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Missa Paschalis a6
Henricus Isaac


Transcription by Theodor Dumitrescu

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XML score data: Kyrie, Gloria, Sanctus, Agnus dei

Sources listed in database

Source Loc. Title Voices Attribution
[Missa] Pascale
[Missa] Paschale
Kyrie (from Missa Paschalis)
Henricus Isaac


BerlPS 40013
Missa Paschalis a6 incipit: BerlPS 40013
NurGN 83795
Missa Paschalis a6 incipit: NurGN 83795
VatS 160
Missa Paschalis a6 incipit: VatS 160

Editor's Commentary

An alternatim setting of four Mass Ordinary movements to be performed in the Easter season, this is the grandest of no less than four Paschal masses from Isaac's pen. The work is scored on a monumental scale, with six independent voice parts expanding on occasion to execute final sonorities of up to ten notes (as at the end of the Kyrie, where the "Discantus secundus" splits into four parts). Contrasting notably with the mass's rich and unusually full texture (even the Criste settings here retain the full six voices), the temporal extent of the individual polyphonic sections remains remarkably limited. The longest section in the mass, the Qui tollis, lasts a mere 42 measures, and the opening item of the Gloria (Laudamus te) is allotted no more than eight measures of tempus imperfectum (enough time for the Discantus to produce an undecorated version of the chant in equal breves, followed by a brief ending flourish in the first Bassus). In this aspect of the setting, Isaac stays in line with typical alternatim practice - since the polyphonic segments set only every other text phrase, they can never approach the extent of sections in larger-scale cyclic masses - but the large-scale scoring sets this mass on a different footing than the typical examples of such functional liturgical polyphony.1 The resulting aural impression is of a remarkably lucid and straightforward elaboration of pre-existent materials, a seemingly effortless creation which never taxes the listener despite the complexities of its six-part scoring.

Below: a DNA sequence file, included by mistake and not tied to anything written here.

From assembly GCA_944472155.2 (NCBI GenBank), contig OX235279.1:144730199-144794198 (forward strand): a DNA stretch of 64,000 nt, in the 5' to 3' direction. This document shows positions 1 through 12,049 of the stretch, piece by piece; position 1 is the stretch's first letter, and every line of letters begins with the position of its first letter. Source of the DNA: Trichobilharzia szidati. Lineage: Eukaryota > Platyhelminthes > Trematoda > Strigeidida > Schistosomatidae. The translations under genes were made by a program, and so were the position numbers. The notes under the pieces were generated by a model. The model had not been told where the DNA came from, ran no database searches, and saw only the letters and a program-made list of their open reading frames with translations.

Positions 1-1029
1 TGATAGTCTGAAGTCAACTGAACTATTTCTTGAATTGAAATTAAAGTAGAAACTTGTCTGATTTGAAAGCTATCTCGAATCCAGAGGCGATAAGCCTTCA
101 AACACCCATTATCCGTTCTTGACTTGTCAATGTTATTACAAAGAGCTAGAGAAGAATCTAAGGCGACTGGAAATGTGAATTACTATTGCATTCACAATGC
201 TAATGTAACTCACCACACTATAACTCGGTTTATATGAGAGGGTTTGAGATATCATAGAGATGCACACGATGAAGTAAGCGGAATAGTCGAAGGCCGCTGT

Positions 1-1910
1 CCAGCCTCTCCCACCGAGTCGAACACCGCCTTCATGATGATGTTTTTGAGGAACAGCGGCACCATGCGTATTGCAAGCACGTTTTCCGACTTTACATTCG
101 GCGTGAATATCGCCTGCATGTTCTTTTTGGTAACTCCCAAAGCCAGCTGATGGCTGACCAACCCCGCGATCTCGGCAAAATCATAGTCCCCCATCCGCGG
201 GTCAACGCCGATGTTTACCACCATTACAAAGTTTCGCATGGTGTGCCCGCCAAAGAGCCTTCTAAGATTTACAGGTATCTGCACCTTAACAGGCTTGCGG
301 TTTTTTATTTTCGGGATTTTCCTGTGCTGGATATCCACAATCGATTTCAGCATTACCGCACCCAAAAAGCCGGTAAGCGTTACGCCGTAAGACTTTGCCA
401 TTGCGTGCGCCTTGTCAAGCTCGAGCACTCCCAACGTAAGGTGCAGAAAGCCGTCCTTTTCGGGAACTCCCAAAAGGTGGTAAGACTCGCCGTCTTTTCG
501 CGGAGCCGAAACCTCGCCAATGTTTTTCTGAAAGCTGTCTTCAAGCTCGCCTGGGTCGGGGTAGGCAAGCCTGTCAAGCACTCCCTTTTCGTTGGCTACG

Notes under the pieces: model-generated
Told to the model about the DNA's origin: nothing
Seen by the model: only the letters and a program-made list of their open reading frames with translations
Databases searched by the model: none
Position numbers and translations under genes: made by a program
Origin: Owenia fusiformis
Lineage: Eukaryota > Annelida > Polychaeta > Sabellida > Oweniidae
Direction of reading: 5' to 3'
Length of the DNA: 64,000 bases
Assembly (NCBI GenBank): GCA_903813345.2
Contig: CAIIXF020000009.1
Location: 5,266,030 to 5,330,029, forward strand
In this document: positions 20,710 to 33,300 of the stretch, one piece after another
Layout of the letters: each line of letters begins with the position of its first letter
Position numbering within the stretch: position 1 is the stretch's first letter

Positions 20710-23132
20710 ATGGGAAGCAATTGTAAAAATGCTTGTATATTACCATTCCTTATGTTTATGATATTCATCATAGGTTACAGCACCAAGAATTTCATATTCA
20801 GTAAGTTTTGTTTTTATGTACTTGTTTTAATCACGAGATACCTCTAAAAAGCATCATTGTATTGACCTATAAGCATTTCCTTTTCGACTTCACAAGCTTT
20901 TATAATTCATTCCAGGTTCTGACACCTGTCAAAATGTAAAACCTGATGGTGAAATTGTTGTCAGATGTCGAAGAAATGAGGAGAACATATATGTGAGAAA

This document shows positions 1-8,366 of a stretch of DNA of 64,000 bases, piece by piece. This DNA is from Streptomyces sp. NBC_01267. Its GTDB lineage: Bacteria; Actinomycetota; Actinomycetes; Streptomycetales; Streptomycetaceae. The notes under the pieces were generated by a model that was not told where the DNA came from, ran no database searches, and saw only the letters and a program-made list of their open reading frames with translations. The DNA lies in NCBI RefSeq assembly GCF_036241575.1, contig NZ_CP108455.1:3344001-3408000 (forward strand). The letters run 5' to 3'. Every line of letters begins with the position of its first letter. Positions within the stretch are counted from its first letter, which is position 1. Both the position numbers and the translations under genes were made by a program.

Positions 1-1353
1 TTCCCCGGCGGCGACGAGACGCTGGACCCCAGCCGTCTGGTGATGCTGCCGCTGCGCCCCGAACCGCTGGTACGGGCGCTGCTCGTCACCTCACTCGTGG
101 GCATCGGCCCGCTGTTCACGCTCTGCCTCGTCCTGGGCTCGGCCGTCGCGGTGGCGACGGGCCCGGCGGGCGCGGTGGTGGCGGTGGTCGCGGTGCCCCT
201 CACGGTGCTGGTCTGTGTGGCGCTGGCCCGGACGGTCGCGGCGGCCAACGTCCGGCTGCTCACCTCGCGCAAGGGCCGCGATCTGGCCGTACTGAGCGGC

A significant model for Isaac's treatment of large-scale sonorous writing based on a "structural" cantus firmus must have been the tenor-motets of Johannes Regis.2 If the predilection for expanded final sonorities mentioned above offers only a vague hint of Regis's influence (a characteristic which was widespread by the end of the 15th century), the structuring of a section like the superb second polyphonic Criste (Kyrie mm. 64-92) recalls the earlier master's practices more explicitly. Particularly the strictness and the frequency of the alternation between full scoring in slow note values, on the one hand, and extremely brief but more florid duets, on the other, offer noteworthy parallels to the secunda pars of Regis's celebrated Clangat plebs, and less strictly the secunda pars of Lux solempnis adest. A demonstration of Isaac's concern with the structuring force of such a layout is offered by the numerical balance in this Criste. The seven-part structural division Full-Duet-Full-Duet-Full-Duet-Full is matched to a temporal partitioning based equally on the number seven, with exactly seven measures of duets being matched to twenty-one measures of full scoring:3

Table 1: Seven-part layout of Criste III (Kyrie mm. 64-92)

Scoring: Full Duet Full Duet Full Duet Full
Measures: 6 2 3 2 5 3 7